FM products were classified as being in either ‘fully branded packaging’ which is the old-style colourful packaging sold in a variety of stick sizes, or standardised packaging19 which was introduced in the UK between May 2016 and May 2017. Branded packaging could further be either price-marked (price printed on the packaging) or non-price-marked. The Nielsen data do not specify whether RYO was in branded or standardised packaging, therefore we classified RYO tobacco as standardised packaging if it was 30 g and appeared in the data post the introduction of standardised packaging.
The counterfactual expected price
For every SKU in our analytic sample, we constructed a monthly time series of the counterfactual expected price based on the ‘baseline’ actual price at the time point when the product is first observed in the Nielsen data, and the expected impact of both inflation and tax changes in subsequent months, assuming all tax increases had been fully passed through to the smoker. table 2 summarises all the specific tax changes that have occurred between 2013 and 2019. We then compare this to the actual observed prices at which that product was sold in subsequent months.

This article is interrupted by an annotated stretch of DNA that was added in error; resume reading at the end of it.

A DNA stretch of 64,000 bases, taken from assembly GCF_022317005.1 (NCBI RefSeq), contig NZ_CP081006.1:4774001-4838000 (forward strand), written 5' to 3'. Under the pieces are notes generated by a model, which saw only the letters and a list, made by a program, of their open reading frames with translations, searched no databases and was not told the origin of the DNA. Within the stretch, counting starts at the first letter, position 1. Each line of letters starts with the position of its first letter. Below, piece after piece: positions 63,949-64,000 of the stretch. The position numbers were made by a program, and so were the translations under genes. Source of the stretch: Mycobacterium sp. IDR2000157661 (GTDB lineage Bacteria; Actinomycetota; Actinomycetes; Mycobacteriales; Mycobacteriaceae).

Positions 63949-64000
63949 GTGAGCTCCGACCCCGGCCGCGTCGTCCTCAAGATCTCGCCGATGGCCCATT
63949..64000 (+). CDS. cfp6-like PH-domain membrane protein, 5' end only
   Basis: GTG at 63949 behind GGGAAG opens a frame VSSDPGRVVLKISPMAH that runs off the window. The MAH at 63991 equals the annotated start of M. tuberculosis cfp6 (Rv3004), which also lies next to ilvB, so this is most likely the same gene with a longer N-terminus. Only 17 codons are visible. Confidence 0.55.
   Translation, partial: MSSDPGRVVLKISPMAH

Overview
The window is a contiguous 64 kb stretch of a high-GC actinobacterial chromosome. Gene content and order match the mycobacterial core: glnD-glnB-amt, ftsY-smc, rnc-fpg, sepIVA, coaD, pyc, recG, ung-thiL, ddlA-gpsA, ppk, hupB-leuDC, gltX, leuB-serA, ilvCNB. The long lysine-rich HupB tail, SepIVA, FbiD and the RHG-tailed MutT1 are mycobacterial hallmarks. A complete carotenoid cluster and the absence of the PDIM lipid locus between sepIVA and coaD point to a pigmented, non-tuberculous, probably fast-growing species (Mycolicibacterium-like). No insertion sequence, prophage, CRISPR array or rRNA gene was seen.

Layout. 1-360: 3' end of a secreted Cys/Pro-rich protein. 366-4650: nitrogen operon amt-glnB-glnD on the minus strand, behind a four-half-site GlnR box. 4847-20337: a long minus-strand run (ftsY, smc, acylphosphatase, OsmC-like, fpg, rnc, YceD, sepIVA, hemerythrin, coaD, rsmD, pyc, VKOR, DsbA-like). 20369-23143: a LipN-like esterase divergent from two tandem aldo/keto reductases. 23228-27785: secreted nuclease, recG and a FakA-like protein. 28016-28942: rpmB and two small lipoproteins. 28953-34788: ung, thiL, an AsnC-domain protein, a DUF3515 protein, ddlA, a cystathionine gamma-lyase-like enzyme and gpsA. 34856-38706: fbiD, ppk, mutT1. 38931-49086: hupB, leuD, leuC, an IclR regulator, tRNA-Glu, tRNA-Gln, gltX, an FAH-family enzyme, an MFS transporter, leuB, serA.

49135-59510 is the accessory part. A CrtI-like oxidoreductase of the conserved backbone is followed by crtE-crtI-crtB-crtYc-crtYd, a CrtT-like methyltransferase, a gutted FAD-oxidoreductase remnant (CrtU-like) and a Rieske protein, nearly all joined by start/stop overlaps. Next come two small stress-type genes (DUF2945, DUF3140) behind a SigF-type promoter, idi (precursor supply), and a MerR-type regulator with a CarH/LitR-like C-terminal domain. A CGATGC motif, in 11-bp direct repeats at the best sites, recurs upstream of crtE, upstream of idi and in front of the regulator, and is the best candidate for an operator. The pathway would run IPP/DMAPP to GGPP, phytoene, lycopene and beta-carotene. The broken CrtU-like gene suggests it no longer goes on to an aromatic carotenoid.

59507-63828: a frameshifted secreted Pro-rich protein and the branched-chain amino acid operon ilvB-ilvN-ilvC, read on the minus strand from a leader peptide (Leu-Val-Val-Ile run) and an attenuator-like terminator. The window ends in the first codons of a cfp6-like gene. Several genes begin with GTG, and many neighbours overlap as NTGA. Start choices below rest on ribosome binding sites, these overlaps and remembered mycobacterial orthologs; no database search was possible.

One of the key variables of interest in our study is the expected price per stick . This is the price per stick in pence for each SKU i assuming that there is full tax pass-through at the time of the specific tax change t. In order to calculate the expected price per stick, we first calculated the net revenue from each pack; this was done by removing all tobacco taxes applied to that product at a point in time.
The tax applied to each SKU varies depending on whether they are FM cigarettes or RYO tobacco. The tax duty on FM cigarettes consists of three elements: a specific component which is an ad quantum tax per 1000 FM cigarettes, an ad valorem component which is a percentage of the retail price and the UK value-added sales tax VAT. RYO tobacco has only two components: a specific tax per 1000 g of RYO tobacco and VAT. During our period of analysis, the ad valorem component for FM cigarettes and VAT remained unchanged, details of the changes in the specific tax and MET are summarised in table 2.
Once we calculated the ad valorem tax for FM cigarettes, we converted all taxes payable for each SKU into per stick and calculated the evolution of expected price per stick for all tobacco products. Following existing literature, as well as best current estimates, we assumed that RYO tobacco is 0.5 g per stick.13 14 16 The initial expected price per stick, takes the value of the observed price in the first time period it appears in the data. To construct the evolution of over time, we removed the amount of the specific tax , and for FM cigarettes that would have been due at time t=1, this leaves only net revenue, see Equation 1 .